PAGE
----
Friday, June 24, 2016

If Fujitsu Can Create A Supercomputer with ARM Chips, Apple Can/Should Create A Superdupercomputer

Call it the superdupercomputer from Apple - or the Mac S as in super or the Super Mac.  See, Fujitsu decided to use ARM chips over SPARC to design its next supercomputer (Source:  Duckduckgo).  The Japanese tech company is looking to use ARMv8 architecture to be the brain behind its next computing machine, dubbed the Post-K, due to exceed the K Supercomputer in 2020. 

So, given that Apple also use the ARM design as the basis for its iOS devices and with rumors that Apple has been spending time and effort to put its A-series chips as a potential replacement of Intel chips for its Mac computers, I wonder if Apple had considered designing its own supercomputer and perhaps even make it easier to link iOS devices and Macs together to share processing power. This would be especially useful and quite possibly necessary as mobile computing becomes smaller and even more portable as wearable devices begin to populate the mobile market.

First, let's speculate a bit about the Apple superdupercomputer (SDC) a bit.  Faster, more efficient, and scalable than anything on the market, the SDC can be build deep within the new Apple campus, allow it to power and process everything that Apple needs for its R&D.  After all, supercomputers are not build to display as many 4K frames of the next hottest computer game.  It's use for research. 

With Apple getting more and more into designing its own tech and making sure it can stay ahead of its competitors, it makes sense for Apple to build and own the SDC.  It create simulations for its car designs, create models, and even test algorithms that can make Siri smarter. 

Imagine banks of Macs or Apple TV-like devices that are faster and more efficient than anything else on the market, not to mention that it requires much less power than anything else on the market and that it operates at a much power temperature. 

And as with tech and features Apple create, they can trickle down from one product to another.  While we do not need a 10.5 petaflops of computing power the Fujitsu Post-K is capable of, just imagine a bank of A-series chips for the home that can process your mobile and home needs.  On top of that, this could be just the key that Apple delivers as far as privacy is concerned and making Siri even smarter and faster.  All the processes and learning is done right in your home and office. 

Forget wanting a separate answer to Google or Amazon's Echo.  A redesigned Apple TV or ARM-based Mac that serves as your home's central nervous system and Siri's own backbone.  And then suppose you can link a box filled with Apple designed chip or another Mac and create a device with more processing power. 

Of course, this is mostly wishful thinking on my part.  I'm sure smarter folks at Apple have through this through and probably dismissed it as impractical and/or create a better solution.   Make no mistake, our homes and offices will need and require this type of computer, one that does not sit necessarily sit on a desk but, perhaps, by the TV.  The Echo, Apple TV, our phones, and other hubs are only the beginning.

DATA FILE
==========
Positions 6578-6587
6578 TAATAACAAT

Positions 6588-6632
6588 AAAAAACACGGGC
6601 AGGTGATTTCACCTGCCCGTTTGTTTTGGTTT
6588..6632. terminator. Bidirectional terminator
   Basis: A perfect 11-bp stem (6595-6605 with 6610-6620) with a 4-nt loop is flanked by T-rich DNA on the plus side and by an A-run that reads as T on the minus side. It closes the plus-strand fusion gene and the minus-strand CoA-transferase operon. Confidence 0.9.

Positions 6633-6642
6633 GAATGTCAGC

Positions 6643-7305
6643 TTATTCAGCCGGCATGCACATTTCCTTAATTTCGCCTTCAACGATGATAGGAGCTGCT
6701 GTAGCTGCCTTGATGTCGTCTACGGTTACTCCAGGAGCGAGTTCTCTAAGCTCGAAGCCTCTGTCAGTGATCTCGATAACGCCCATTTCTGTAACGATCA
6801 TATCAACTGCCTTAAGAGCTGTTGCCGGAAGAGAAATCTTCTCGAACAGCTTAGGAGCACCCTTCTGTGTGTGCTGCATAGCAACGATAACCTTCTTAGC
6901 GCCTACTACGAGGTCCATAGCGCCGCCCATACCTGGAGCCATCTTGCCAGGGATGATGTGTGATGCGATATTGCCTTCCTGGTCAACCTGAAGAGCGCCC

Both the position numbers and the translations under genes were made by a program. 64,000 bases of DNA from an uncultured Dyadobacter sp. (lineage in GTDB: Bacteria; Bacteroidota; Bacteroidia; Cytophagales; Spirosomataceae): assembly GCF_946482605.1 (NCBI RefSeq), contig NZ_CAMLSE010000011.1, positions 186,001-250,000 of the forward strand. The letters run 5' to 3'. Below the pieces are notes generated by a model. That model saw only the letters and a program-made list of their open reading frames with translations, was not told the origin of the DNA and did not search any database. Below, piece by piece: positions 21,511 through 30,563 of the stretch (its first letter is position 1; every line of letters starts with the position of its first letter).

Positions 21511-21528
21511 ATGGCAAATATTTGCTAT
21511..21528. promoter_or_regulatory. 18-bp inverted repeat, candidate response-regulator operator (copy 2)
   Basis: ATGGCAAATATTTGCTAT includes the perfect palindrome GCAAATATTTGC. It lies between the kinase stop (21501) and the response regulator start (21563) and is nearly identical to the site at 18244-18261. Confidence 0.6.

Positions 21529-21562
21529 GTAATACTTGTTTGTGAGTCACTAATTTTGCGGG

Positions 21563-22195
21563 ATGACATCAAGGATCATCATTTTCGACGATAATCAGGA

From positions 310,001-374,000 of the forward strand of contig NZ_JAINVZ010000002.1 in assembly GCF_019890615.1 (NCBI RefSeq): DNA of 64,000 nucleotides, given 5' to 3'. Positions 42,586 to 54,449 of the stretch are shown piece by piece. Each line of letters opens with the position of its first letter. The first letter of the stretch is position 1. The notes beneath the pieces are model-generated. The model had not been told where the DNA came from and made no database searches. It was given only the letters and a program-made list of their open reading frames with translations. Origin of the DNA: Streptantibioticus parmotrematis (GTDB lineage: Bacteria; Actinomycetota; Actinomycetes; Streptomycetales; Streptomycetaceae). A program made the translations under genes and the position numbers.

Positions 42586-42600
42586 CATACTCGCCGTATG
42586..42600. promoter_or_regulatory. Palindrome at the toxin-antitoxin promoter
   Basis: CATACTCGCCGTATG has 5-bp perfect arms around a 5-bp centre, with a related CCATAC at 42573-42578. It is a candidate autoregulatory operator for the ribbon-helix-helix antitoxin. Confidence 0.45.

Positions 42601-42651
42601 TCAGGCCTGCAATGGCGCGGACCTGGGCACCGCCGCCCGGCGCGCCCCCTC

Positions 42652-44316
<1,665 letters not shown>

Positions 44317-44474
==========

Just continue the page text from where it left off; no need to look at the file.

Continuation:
Monday, June 6, 2016

iOS 10 Feature: Picture-In-Picture Would Rock!

Here is a 9to5Mac post on what they like to see and conceptualized the features for iOS 10 for the high-end iPhone 7.  One that I would love to see is the picture-in-picture feature that is only available on the iPad.  The iPhone 7 Plus would like have the same screen size at 5.5" as the iPhone 6 and iPhone 6S Plus.  There is more than enough room on there for a diminutive screen for streaming my Youtube, Amazon Prime, and iTunes videos.

Why not the 4.7" iPhone?  Well, given Apple's past on making features exclusive for newer and bigger devices, it would not be surprising if Apple makes certain features available on select devices if only to up-sell them - resulting in higher profit and revenue.  It's not to say that this is always the case but I reckon features like PIP would be available only on the bigger screen iPhones because they would allow more room for operating an app while still have a small windowed video going on.  If anything, Apple might also make it available on the newer iPhone 7 with the justification that it will have newer, faster, and more efficient CPU and other internal upgrades.

How would this affect play or workflow?  These days, my iPhone 6S Plus has been relegated to the prominent role of an iPad nano while the SE has taken up duty as the main daily phone driver and my workout machine with the Apple Watch attached to it.  And while I'm in a coffee shot or whenever the opportunity arise, the 6S Plus would serve as my writing machine, game playing, and video watching.

Of course, if you have a very small screen like the 5.5", let's face it, you're gonna be missing a lot of action.  And if you're like me who has word captions on, you're not going to be able to read anything.  Even now, I can't make out the words when I'm in PIP mode on the iPad mini.  But a lot of time, if I'm playing Star Trek, Stargate, or a movie that I've seen before or a video that the image quality is that important, I would not mind.  A lot of time, I just like that it's playing in the background.

The issue that comes to mind is the battery life, another reason why if the PIP feature is ever made available to the 5.5" iPhone, it would only be on newer and efficient iPhones.  I'm guess at the very least, the iPhone 6 Plus would be out.  Maybe the 6S Plus but I highly doubt it.  If you want the PIP feature, you'll probably have options:  get the newer iPhone 7 Plus or hope that that someone in the jailbreak community will find a way to enable PIP in older iPhones including smaller screen ones. 

iPad and WWDC Prediction: Apple Will Upgrade Siri And Users Will Not Be Able to Choose Between ChatGPT or Gemini

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